MoneyTaker Criminals Make Off With £10m Using Stealth Malware


The ‘MoneyTaker’ group has made off with around $10m so far from banks in the UK, US and Russia, all the while carefully covering its tracks

A gang of cyber-thieves has made off with around $10 million (£7.5m) in a string of heists that targeted a bank in the UK as well as a number of banks and other companies in the US and Russia, security experts have said.

The criminal ring, known as MoneyTaker after one of the tools it uses, has hit at least 20 organisations since May 2016 with an average of $500,000 stolen in each heist, said Moscow-based computer security firm Group-IB in a newly published report.

MoneyTaker was able to remove most traces of its activities after carrying out a robbery, meaning the crimes were not detected right away and were not linked to one another until recently.

“By constantly changing their tools and tactics to bypass antivirus and traditional security solutions and most importantly carefully eliminating their traces after completing their operations, the group has largely gone unnoticed,” Group IB said in an advisory.cyber attack

Dozens targeted

Group-IB said it is the first to have found evidence the 20 heists were carried out by the same criminals, whose techniques included taking over banks’ internal networks and changing or removing overdraft limits so that “money mules” could withdraw large amounts of cash from teller machines.

The group also caused fraudulent payment orders to be executed using a modular hacking tool called MoneyTaker 5.0.

In one case after MoneyTaker was installed on the system of a Russian bank, it modified payment orders, replacing the legitimate payment details with fraudulent ones before the order had been signed, then intercepts the resulting debit advice and re-inserts the legitimate payment details.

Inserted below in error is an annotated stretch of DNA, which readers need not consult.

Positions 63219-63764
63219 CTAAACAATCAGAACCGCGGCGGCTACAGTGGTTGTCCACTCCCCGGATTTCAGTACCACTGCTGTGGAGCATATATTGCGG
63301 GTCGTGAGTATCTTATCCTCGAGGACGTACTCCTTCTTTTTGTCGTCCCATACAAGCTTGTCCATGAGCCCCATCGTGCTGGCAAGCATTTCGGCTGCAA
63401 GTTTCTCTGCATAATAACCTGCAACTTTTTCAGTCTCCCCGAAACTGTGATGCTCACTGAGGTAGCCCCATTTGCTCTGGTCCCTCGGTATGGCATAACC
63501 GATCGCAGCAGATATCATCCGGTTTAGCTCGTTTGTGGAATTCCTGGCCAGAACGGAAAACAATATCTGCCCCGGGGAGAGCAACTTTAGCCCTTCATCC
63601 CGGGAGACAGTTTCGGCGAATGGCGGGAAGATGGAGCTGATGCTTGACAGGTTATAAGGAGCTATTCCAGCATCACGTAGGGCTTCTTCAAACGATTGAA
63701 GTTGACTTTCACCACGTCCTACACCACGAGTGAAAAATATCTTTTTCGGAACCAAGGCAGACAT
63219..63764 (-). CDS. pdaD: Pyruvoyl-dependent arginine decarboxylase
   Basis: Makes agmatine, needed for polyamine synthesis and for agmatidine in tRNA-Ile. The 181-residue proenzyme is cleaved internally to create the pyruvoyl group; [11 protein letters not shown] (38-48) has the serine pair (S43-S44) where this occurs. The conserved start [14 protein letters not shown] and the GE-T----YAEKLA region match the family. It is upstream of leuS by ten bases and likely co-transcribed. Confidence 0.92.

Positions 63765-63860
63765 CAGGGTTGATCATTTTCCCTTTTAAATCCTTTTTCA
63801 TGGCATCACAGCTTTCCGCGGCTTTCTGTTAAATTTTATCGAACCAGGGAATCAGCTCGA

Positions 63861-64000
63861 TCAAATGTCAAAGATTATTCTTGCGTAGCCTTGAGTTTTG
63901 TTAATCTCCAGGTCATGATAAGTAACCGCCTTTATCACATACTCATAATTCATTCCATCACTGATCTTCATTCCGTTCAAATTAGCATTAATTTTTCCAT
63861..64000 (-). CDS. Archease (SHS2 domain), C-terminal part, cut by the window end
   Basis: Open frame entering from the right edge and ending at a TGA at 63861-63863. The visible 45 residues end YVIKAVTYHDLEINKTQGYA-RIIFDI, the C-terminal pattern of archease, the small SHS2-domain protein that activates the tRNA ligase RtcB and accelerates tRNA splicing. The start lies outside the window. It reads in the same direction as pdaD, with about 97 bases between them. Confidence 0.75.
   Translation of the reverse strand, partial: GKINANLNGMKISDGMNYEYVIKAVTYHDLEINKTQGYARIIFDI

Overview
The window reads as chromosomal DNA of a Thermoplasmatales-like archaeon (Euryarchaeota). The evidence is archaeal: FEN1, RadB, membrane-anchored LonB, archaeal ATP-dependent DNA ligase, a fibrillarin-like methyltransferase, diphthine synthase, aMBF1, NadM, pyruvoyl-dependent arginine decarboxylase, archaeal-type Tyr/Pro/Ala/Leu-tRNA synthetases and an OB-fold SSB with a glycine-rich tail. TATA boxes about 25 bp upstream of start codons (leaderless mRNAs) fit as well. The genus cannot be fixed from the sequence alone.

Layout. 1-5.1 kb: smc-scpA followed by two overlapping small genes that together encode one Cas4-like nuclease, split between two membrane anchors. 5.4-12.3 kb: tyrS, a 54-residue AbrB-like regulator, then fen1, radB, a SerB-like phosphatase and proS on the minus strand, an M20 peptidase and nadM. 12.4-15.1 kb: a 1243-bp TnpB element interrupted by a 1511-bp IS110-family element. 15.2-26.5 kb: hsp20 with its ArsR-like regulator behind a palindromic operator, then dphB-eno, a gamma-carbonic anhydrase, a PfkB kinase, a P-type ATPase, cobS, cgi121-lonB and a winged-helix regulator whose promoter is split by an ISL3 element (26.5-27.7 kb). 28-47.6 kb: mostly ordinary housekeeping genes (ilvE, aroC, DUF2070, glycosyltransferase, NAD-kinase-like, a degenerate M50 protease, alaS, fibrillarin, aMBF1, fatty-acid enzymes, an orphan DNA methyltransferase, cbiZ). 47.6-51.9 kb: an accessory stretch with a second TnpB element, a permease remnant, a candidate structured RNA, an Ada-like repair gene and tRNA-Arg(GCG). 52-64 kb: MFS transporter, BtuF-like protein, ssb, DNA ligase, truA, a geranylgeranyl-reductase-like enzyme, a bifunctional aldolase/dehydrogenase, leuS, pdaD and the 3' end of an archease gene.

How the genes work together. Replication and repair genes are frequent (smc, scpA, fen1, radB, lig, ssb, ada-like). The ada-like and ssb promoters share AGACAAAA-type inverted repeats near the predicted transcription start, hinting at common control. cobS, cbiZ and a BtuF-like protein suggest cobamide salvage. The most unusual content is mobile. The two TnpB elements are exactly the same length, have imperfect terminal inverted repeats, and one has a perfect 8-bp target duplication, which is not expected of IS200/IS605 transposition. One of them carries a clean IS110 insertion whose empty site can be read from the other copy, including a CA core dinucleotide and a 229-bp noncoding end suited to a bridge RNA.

“The payment order is sent and accepted for execution with the fraudulent payment details, and the responses come as if the payment details were the initial ones.” Group-IB stated. “This gives cybercriminals extra time to mule funds before the theft is detected.”

The technique is similar to that used by the criminals who stole $81m from Bangladesh’s central bank last year via fraudulent transfers over the international SWIFT network. In that case, too, the criminals removed records that the payments had taken place in order to buy themselves time.

Stealth malware

Another indication of the sophistication of MoneyTaker’s methods is the use of malware that resides almost entirely in a system’s RAM memory, meaning it vanishes when the computer reboots.

“To ensure persistence in the system MoneyTaker relies on PowerShell and VBS scripts – they are both difficult to detect by antivirus and easy to modify,” Group-IB wrote. “In some cases, they have made changes to source code ‘on the fly’ – during the attack.”

Other methods used to maintain a low profile include the employment of well-known brand names such as Federal Reserve Bank, Microsoft and Yahoo in the SSL certificates used to encrypt communications between the malware and its command servers and the use of publicly available malware tools.

The criminals use a legitimate penetration testing tool called the Metasploit Framework to coordinate the different phases of the attack, from initial network reconnaisance to the exploitation of vulnerabilities and the acquisition of administrator-level system privileges.

The group has used privilege escalation tools based on code publicly presented at a cybersecurity conference in Russia last year and in some cases deployed the infamous Citadel and Kronos banking Trojans.

Of the 20 targets, one was in the UK and three in Russia, with the rest in various regions around the US. Most targets were banks, with a US service provider and a Russian law firm also hit.

Group-IB said the gang appears to remain active and it has provided Europol and Interpol with information on the group’s methods.

“Group-IB specialists expect new thefts in the near future,” stated Group-IB co-founder and intelligence head Dmitry Volkov.

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